London — Global oil prices moved in and out of negative territory on Friday but remained on course for a second monthly fall as rising Covid-19 cases in Europe and the US heighten concerns over fuel consumption.

Brent crude was up three US cents at $37.68 a barrel by 8.31am GMT after touching a five-month low in the previous session. The December Brent contract expires on Friday and the January contract was trading broadly flat.

US West Texas Intermediate (WTI) crude rose 8c to $36.25 after dipping to its lowest since June on Thursday. It is on track for a 10% monthly decline while Brent heads for an 8% drop.

Prices had swung between parity and a more than 2% decline during Friday’s session, with the market “anxious” about renewed lockdowns in Europe and the US election next week, a Singapore-based oil trader said.

The US dollar, measured against a basket of currencies, has also strengthened this week, making dollar-denominated oil more expensive for holders of other currencies.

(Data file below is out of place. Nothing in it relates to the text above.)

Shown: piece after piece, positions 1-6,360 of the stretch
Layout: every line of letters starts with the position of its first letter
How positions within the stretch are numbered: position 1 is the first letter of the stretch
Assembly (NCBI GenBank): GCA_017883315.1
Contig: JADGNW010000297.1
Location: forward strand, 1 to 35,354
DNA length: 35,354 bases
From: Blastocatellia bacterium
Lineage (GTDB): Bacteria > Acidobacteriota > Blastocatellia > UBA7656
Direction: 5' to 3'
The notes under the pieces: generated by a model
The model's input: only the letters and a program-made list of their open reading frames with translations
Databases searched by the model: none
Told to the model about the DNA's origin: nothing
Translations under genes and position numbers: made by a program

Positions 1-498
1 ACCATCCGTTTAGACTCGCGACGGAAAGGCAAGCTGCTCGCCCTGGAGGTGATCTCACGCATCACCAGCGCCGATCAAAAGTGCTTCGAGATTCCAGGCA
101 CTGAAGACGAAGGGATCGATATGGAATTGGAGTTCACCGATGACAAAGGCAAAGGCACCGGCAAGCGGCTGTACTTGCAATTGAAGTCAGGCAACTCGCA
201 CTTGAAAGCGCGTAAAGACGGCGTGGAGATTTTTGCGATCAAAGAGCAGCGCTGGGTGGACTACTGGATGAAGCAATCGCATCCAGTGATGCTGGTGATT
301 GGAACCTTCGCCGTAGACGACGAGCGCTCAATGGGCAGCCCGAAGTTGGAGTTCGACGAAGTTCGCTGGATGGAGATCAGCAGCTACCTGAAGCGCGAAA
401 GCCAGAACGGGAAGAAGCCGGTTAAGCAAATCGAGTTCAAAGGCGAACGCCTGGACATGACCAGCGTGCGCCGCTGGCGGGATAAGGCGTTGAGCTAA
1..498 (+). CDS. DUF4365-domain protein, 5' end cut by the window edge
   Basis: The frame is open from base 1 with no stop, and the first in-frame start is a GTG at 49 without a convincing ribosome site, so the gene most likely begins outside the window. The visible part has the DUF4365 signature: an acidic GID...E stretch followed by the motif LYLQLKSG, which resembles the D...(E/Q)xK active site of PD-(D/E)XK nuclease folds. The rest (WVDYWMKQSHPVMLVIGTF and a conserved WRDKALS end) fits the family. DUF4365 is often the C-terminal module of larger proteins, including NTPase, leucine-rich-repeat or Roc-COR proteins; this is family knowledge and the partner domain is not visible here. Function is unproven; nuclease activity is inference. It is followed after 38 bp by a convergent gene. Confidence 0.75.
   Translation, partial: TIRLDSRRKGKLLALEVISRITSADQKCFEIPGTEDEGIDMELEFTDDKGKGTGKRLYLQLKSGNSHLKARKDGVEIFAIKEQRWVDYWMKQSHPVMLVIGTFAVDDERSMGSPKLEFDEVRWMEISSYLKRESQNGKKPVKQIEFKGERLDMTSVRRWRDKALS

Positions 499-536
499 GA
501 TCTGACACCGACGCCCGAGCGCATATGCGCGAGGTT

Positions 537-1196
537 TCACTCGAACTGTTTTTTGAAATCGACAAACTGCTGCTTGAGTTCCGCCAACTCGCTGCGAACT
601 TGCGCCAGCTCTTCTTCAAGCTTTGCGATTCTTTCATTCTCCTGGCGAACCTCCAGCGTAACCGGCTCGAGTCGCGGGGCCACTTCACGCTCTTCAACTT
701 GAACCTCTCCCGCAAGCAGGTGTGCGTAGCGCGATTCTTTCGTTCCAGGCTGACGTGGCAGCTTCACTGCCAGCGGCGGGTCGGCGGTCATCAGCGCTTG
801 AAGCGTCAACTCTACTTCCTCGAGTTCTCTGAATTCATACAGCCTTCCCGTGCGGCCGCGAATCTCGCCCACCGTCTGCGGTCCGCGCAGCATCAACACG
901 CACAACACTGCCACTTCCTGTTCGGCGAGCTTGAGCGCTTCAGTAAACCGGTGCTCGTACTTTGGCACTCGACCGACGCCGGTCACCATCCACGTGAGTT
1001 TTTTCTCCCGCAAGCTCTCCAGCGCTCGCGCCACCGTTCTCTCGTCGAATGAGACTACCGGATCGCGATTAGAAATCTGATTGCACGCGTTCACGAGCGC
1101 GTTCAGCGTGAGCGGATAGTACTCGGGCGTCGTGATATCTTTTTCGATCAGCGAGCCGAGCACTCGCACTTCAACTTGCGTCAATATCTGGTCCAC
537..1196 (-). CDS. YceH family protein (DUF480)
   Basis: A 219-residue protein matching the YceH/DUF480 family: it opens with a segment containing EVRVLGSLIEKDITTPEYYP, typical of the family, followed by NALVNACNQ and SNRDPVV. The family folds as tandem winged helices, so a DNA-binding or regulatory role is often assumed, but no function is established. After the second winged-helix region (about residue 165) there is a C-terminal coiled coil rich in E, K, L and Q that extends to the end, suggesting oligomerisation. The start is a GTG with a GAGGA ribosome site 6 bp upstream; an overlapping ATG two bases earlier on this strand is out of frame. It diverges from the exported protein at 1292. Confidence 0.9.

Opec and allies including Russia, a group known as Opec+, had planned to raise output by two-million barrels per day (bpd) in January.

However, top producers Saudi Arabia and Russia are in favour of maintaining the group’s current output reduction of about 7.7-million bpd into 2021 in the face of lockdowns in Europe and rising Libyan oil output.

Opec+ is scheduled to hold a policy meeting from November 30 to December 1.

Governments across Europe imposed fresh restrictions this week to curb the spread of the coronvirus, with Germany saying its economy will not fully recover before 2022.

While that has reduced mobility and fuel consumption within Europe, demand in the US is holding up for now, RBC Capital's Mike Tran said in a note. 


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